A: I’m a hybrid “creative” and “practical/pragmatic” type, so my career focus has toggled across areas that allowed me to spend my workday on both the creative and the practical. I started out with a business and marketing degree and worked in sales. Then I got an MFA in interior architecture and spent several years designing corporate office space and data centers. After stumbling upon a blog written by a woman who gave a TED Talk about “multipotentialities,” her advice made me realize it was fine to follow my interests beyond a specialty of designing architectural interior back into marketing, and I used that inspiration to channel my career toward trying a new industry.

Q: What do you think is the best part of being a woman in the tech industry?

A: For women in general, I think the tech industry offers many types of career paths and a lot of flexibility, which is important for the modern worker.

Q: Do you have any strong female role models?

A: I don’t think role models have to be exactly like you to be helpful to you. The strongest role models for me are people who are able to work constructively and understand and assess ideas on their merit. Men and women can bring unique perspectives and respectfully learn a lot from others’ points of view.

Q: What advice would you give to a woman considering a career in the tech industry? What do you wish you had known?

A: If you’re interested in something, stick with it. And, if you have questions or ideas, speak up.

 


 

SUBHA SRIRAM
PRODUCT OWNER AND EXPERIENCE STRATEGY AND DESIGN GROUP ADVISOR

"Good mentors are the key to growth in any career." - Subha Sriram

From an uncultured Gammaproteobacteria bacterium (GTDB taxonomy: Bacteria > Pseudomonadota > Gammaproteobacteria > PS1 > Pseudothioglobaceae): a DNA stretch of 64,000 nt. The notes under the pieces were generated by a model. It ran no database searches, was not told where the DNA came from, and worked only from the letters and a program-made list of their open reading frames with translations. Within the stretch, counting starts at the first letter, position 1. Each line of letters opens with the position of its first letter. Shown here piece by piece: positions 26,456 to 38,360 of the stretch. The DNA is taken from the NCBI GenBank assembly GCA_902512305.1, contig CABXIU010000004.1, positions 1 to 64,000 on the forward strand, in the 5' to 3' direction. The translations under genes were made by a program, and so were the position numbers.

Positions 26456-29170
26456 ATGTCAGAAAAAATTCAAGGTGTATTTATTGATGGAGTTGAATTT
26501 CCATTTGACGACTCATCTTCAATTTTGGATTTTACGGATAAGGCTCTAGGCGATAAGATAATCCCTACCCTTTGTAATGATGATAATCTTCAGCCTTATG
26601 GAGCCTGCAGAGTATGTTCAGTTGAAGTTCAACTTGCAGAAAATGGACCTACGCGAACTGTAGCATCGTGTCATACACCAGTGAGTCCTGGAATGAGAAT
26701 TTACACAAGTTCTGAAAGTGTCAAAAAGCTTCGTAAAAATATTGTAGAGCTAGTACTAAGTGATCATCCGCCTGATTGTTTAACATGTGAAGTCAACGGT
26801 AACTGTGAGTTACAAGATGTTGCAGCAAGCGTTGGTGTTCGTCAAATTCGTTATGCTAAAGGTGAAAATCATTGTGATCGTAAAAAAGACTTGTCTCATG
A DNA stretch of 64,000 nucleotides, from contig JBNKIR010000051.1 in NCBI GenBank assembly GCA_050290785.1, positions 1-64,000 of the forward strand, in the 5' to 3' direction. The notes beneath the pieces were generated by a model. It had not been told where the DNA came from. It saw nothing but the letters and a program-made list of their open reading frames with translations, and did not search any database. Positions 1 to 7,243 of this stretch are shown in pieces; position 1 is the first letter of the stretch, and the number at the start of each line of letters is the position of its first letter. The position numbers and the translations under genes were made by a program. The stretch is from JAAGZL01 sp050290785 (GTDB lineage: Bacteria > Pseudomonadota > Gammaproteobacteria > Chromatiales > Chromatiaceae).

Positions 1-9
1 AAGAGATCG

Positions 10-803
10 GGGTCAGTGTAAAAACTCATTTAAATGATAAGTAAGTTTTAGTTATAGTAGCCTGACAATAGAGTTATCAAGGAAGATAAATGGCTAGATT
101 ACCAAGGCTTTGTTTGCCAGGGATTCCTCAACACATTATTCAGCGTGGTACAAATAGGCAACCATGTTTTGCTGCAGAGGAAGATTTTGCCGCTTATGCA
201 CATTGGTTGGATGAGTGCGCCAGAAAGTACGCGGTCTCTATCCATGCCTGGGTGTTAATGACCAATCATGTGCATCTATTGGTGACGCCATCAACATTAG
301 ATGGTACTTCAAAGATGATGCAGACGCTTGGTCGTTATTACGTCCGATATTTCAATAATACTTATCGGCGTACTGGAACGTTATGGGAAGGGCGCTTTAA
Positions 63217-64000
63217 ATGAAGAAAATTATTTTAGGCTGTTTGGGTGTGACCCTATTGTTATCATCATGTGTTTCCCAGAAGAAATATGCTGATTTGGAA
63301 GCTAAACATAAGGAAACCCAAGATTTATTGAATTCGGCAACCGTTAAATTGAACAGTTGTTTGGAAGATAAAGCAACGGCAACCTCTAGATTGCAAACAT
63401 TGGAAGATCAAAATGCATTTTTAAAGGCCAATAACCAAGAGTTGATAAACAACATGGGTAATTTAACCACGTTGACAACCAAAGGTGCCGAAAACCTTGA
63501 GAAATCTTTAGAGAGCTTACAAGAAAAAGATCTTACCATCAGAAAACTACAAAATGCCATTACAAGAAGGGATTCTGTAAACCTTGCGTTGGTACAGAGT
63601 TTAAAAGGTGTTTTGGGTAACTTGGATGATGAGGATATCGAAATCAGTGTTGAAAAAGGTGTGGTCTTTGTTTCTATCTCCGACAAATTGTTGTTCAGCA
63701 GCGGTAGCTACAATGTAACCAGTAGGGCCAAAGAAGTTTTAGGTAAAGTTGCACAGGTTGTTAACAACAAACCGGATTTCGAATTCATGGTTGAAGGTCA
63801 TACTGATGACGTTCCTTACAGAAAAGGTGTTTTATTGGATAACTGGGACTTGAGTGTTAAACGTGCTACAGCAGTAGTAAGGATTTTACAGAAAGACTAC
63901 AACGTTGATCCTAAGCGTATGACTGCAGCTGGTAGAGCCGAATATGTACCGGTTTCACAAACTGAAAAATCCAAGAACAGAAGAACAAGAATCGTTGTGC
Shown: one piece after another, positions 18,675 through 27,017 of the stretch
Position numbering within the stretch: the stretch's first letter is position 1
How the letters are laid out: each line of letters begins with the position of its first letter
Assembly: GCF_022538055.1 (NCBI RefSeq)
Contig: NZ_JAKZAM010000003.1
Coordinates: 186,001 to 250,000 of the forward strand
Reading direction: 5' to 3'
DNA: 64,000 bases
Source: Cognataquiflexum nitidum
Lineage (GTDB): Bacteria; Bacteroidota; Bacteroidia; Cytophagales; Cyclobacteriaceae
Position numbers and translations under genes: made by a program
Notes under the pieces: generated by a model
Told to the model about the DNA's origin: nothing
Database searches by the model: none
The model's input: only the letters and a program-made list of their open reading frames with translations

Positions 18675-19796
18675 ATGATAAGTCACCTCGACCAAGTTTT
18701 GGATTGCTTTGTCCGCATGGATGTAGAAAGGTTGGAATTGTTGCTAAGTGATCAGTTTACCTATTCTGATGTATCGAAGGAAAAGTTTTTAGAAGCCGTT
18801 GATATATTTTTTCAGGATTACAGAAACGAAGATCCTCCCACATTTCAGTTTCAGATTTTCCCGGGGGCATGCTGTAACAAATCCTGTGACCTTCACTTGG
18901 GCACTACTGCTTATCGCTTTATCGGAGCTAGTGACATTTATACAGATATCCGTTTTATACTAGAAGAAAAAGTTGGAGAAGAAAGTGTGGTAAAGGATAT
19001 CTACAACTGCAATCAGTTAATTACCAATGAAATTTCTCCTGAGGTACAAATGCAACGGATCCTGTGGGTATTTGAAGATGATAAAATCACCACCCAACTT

Q: What is that you do and what is a typical day for you?

A: I participate in and help facilitate inceptions and strategic assessments and provide business analysis on different projects. As a business analyst, I help with user research by writing user stories, identifying project risks, suggesting mitigation strategies, and helping clients prioritize their goals and next steps.  I also help set the standards for the SPR Business Analysts and guide them as needed in their career development and growth.

Q:  Did you always know that working in technology was what you wanted to do?

A:  I suppose from my middle school days I knew I was going to be working with computers. I started out as a developer and moved on to software consulting: development, project management, delivery management, and finally product management.

Q: Do you notice a lack of women in technology? If so, why do you think that’s the case?

A: Unlike popular thinking, it is not because math and science are hard, but I think the reason women don’t want to be in the tech industry is the same reason women don’t want to be a member of a fraternity in college. It is not acceptable to treat a woman as someone who you expect to clean up after you, someone who should listen to immature jokes about other women, or someone that is looked at like an object instead of being respected for her contributions. I have not experienced this at SPR, but it is something that many women face every day at work.

Q: Do you have any strong female role models? Who and why?

A: Indira Nooyi of Pepsico is my role model. She is a woman, minority and a mom – and leads a successful global giant! Her anecdotes on how she managed to give her time to Pepsi while her children needed her at home is very impressive. She makes them proud.

Q: What advice would you give to a woman considering a career in the tech industry? What do you wish you had known?

A: Good mentors are the key to growth in any career. Find one now and start asking questions!